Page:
The recent wave of mergers and acquisitions within the multi-family office field led to an opinion that the industry will soon divide into a few wealth management giants and numerous small advisories.
Multi-family offices continue to join forces. This year Cresset Asset Management acquired PagnatoKarp, this way creating a $9.5 billion operation, and soon after, Pathstone acquired Cornerstone Advisors, with their joined forces equalling $4 billion under management and a total network of over six hundred clients.
Apart from the acquisition, a lot of the industry’s top-players relocated among firms. For example, the $22 billion Tiedemann Advisors were joined by Cresset Asset Management’s Jill Shipley and Cypress Wealth Advisors’ Barbara Yong.
While the established behemoths continue to gain strengths, a large number of investor advisories that position themselves as family offices appear to lack in services they provide. According to the insiders, this operational insufficiency is partially due to the top-level experts involved with more prominent organizations, and partly due to lack of resources.
John Elmes, the executive managing director of family office engagement at Pathstone, suggests that the consolidation is very likely to continue in recent years, as large firms bring more and more services in-house.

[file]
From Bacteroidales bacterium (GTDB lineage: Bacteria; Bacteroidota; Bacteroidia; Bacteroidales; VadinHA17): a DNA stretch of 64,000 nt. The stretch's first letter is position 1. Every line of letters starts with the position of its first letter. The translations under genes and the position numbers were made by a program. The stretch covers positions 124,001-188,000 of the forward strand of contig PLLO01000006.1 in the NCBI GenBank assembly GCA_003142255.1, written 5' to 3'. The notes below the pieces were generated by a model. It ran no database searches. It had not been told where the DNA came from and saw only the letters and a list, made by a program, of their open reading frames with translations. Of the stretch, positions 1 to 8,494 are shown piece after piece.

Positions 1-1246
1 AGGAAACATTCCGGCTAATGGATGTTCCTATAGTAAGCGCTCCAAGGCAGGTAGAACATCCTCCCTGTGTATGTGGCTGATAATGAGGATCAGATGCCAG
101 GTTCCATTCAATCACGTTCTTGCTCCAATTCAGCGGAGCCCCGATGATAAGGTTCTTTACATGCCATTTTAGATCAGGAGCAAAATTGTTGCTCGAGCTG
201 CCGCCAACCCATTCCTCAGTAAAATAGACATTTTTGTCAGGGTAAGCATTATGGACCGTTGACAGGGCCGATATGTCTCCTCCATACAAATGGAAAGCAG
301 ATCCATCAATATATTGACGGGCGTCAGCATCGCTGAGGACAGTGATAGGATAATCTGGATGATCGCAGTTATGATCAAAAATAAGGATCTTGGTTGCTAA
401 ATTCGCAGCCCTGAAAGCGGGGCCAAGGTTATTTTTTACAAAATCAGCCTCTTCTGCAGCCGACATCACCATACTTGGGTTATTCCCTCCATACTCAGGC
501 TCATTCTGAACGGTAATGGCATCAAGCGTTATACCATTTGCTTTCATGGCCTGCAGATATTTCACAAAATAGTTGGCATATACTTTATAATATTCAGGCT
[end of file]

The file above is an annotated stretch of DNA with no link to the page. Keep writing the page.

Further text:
Although the services of small investment advisories are sufficient enough in a lot of matters, a good portion of families looks for a more holistic approach. While wealth advisory plays a significant role in the overall success of the family office, there is a distinct range of additional contributing factors.
One of the main concerns of the currency UHNW family leaders is the generational transition. Simply put, the elders worry that the successors are not fit for the task that is about to fall in their hands. For this, multi-family offices focus on hiring specially trained professionals who will work on both the education of the heirs and the advancement of communicational practices among the age groups within each family.
Succession planning, in general, takes up a visible part of a multi-family office’s list of duties. And it comes to no surprise that for the families, this area is rather personal, meaning that they are looking to build mutually-trusting, long-term relationships. Once the advisor gets a chance to build this connection, they become virtually irreplaceable. And that, once again, can make the already significant FOs take an even more powerful position.
The tendency for a personalized, bespoke approach has also reflected in the families’ strive for establishing common values among all family members. The money isn’t the main focus for a lot of families. Instead, they are trying to focus on adopting forward-looking, impactful strategies that will cater to many generations ahead of them.
Of course, single-family offices and investment advisories will still occupy their portion of the field. However, according to the majority of opinions, the large multi-family offices will confidently remain in the center, due to the ability to provide an incredibly wide range of services in-house and offer tailored advice to each client.